Medal in 1992. In 1993 Cohen was elected to the National Academy of Engineering and was made an honorary member of the Japan Institute of Metals in 1999. Cohen was elected to fellow status in both TMS and ASM International. In 1994 he received the honorary degree Tekniks Doktor from the Linkoping Institute of Technology in Sweden. Cohen served on the Academic Advisory Board of the NAE and on several National Research Council boards and committees. His professional society participation was capped by the presidency of the American Crystallographic Association in 1982.
Personally, Jerry Cohen enjoyed lifelong learning and “living on the edge.” His self-instruction on the piano and the classical harmonica (not too successful), his Porche racing (a hobby taken up rather late in his professional career), and his travels with his wife, Lois, to exotic locales (like the Arctic and the Galapagos Islands) left many wondering what was next. Indeed, his next adventure was to have been in a fighter landing on an aircraft carrier—yet one more indication of his trust in engineering and in the materials selection for a relatively small metal hook!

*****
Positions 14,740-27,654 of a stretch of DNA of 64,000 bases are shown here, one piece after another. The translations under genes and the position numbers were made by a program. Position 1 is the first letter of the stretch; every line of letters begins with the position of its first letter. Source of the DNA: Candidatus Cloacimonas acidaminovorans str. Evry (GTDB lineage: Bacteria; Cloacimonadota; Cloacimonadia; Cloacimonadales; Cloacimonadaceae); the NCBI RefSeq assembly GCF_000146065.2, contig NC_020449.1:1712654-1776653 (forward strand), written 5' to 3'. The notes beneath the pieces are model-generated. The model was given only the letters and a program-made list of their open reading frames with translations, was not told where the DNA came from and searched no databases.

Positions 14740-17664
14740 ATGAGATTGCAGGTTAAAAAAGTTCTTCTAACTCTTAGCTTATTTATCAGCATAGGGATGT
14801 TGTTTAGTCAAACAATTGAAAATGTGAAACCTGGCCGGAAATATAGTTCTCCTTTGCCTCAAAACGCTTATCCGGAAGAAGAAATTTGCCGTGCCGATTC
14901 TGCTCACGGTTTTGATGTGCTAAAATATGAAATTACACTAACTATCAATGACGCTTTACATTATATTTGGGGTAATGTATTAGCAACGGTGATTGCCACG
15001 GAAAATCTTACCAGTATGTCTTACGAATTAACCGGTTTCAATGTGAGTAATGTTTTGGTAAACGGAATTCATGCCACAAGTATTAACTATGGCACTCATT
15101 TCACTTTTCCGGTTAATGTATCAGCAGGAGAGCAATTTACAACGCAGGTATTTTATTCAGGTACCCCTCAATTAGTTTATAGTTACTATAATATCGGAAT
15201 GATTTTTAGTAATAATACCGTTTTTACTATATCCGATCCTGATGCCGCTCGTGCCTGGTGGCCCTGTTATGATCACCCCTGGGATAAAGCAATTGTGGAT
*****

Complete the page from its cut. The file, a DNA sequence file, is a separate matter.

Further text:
Jerry Cohen is survived by his wife, Lois, a daughter, Elissa Halpern, a son, Andrew, a sister, Rita Copperman, and four grandchildren. “Jerry loved Northwestern,” said Lois Cohen. “He was proud to be associated with the school for the past almost forty years. His contributions were legendary. There are not enough words to describe the loss his family feels.” As former Northwestern President Arnold Weber noted in the memorial service, “The deep void created by his sudden passing offers vivid evidence of the prodigious talents and expansive reach that Jerry Cohen brought to his family, friends, colleagues and Northwestern University. He served almost all of his professional career, more than forty years, on the faculty of Northwestern and was the finest representation of the values and traditions of the University.”